By Guy Gugliotta and Allan Lengel
Washington Post Staff Writers
Friday, December 13, 2002; Page A22
The Justice Department says it did not intend to focus attention on former Army scientist Steven Hatfill by describing him as a “person of interest” in last year’s anthrax attacks, and in fact sought to shield him from unwarranted public scrutiny, according to department documents released yesterday.
The department did, however, defend its right to have Hatfill fired from his job training first responders in a biodefense program the agency funds at Louisiana State University, saying it was exercising “managerial oversight and control.”
The department’s positions were outlined in two letters sent to Sen. Charles E. Grassley (R-Iowa), in response to queries he submitted after the LSU firing and after the FBI had three times searched Hatfill’s apartment in Frederick. The letters, dated Oct. 18 and Nov. 4, were posted on Grassley’s Web site yesterday.
Release of the letters apparently had nothing to do with an ongoing FBI search in the Frederick Municipal Forest area. Law enforcement sources said agents were responding to a tip from someone who had spoken to Hatfill hypothetically about biological weapons. One law enforcement source called the expedition “a shot in the dark.”
“The FBI can search the planet until hell freezes over, but it will find that Steve Hatfill was never involved in the anthrax attacks,” said Hatfill spokesman Pat Clawson. Hatfill was aware of the search, Clawson added, but was “utterly clueless about it.”
The Frederick Municipal Forest is a wooded area about four miles northwest of Frederick and Fort Detrick, the Army’s principal biodefense lab. It is adjacent to the Catoctin National Park, which contains the presidential retreat at Camp David.
Fort Detrick has been a focal point in the investigation of the mail-borne anthrax attacks that killed five people last year. Hatfill, 48, worked there from 1997 to 1999 as a virus specialist and lived in an apartment practically next door.
FBI investigators searched the apartment in June with his consent, then again in August with a federal warrant. A few days later the Justice Department effectively asked LSU to fire him. Immediately after that, the FBI searched the apartment a third time.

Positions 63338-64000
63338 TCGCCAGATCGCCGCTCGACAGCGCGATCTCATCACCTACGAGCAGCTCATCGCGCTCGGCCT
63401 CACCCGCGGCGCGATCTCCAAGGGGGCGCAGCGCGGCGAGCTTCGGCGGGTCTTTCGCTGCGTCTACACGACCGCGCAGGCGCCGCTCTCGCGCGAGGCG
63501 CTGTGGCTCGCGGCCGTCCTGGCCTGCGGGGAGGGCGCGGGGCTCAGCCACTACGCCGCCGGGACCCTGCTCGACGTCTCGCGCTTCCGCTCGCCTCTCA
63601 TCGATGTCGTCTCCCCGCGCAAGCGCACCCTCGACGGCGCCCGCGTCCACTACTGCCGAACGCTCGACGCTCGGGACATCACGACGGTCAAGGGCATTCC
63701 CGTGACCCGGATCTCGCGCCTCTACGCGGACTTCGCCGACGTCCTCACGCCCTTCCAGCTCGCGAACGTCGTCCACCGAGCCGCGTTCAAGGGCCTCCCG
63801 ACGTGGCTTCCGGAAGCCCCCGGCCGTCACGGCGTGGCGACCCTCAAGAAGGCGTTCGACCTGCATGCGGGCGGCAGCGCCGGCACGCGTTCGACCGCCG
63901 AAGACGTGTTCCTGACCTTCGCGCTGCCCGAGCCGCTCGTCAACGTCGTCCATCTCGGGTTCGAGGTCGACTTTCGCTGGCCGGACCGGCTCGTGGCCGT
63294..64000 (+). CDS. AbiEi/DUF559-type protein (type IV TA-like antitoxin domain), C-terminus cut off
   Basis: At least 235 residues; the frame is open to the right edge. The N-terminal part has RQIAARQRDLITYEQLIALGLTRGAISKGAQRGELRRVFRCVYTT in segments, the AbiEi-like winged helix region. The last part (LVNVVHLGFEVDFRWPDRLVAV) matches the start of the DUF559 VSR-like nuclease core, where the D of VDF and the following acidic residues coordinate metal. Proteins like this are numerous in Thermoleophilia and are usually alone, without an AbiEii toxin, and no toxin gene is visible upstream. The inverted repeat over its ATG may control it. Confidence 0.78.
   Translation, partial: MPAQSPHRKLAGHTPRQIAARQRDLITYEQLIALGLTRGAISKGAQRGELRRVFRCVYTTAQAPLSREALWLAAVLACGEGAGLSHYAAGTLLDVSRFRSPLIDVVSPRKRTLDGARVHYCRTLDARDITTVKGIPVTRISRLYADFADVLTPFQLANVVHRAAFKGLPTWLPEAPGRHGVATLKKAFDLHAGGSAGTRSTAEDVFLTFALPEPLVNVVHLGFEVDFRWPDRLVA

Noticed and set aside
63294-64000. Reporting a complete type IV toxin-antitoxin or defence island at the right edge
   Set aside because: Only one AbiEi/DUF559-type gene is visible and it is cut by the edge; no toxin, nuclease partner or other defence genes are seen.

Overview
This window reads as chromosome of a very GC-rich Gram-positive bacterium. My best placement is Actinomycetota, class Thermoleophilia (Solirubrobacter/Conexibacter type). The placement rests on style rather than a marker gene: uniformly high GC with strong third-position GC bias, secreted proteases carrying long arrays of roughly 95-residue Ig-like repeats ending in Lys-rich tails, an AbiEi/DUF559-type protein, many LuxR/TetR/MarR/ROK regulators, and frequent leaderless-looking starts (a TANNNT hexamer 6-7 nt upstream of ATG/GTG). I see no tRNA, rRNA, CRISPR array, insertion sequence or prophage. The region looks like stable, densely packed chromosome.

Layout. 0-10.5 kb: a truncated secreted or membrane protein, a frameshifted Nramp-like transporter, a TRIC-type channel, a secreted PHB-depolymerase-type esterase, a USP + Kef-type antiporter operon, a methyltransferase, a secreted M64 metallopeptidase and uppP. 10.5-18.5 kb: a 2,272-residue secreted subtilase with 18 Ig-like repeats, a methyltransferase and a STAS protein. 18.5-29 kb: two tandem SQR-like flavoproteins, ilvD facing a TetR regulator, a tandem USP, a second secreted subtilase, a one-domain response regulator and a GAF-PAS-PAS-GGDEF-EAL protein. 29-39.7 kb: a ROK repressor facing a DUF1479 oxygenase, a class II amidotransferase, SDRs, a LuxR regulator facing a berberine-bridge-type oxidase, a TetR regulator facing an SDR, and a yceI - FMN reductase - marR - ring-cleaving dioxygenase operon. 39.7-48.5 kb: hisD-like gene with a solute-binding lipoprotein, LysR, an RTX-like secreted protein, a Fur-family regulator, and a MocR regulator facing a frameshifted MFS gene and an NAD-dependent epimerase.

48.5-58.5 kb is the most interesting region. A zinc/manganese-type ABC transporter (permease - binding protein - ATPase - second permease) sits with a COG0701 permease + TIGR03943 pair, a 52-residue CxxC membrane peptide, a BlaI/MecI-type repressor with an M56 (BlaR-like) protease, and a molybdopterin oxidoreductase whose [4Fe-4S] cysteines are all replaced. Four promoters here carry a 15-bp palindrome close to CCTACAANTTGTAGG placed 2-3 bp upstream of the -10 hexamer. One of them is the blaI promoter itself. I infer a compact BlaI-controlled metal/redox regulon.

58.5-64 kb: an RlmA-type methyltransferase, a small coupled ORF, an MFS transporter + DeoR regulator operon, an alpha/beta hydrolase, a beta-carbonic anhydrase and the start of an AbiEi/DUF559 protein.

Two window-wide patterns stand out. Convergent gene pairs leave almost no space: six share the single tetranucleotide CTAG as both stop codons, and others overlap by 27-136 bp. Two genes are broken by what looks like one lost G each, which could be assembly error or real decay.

Throughout the investigation, law enforcement sources, and eventually Attorney General John D. Ashcroft, repeatedly denied that Hatfill was a suspect, identifying him instead as a “person of interest.”
The official attention and the firing, however, prompted a barrage of publicity and news reports digging deep into Hatfill’s background and eventually causing him to say publicly that “my life is being destroyed by arrogant government bureaucrats.”
Grassley wrote Ashcroft on Sept. 18, asking for an explanation of the firing and for a definition of “person of interest.” In a statement yesterday, Grassley said he appreciated the department’s replies.
“I also appreciate the department’s candidness that the action regarding Mr. Hatfill and his employment is unprecedented,” Grassley said, and that “there is no . . . formal definition for the term ‘person of interest.’ “
Assistant Attorney General Daniel J. Bryant said in a letter to Grassley that the department meant no harm in describing Hatfill as a “person of interest.” Instead, the phrase was used “to deflect media scrutiny” and “explain that he [Hatfill] was just one of many scientists” who had cooperated with the FBI.
In a separate letter about the LSU firing, Bryant told Grassley that as principal funding source for the university’s National Center for Biomedical Research, the department was entitled to “substantial involvement” in “the selection of key personnel.” The letter did not say why Hatfill was fired.
Hatfill spokesman Clawson dismissed the department responses as “further proof that John Ashcroft’s Justice Department is accountable to no one. It makes up the rules as it goes along. That’s kangaroo court kind of stuff.”
Staff writer David Snyder contributed to this report.
� 2002 The Washington Post Company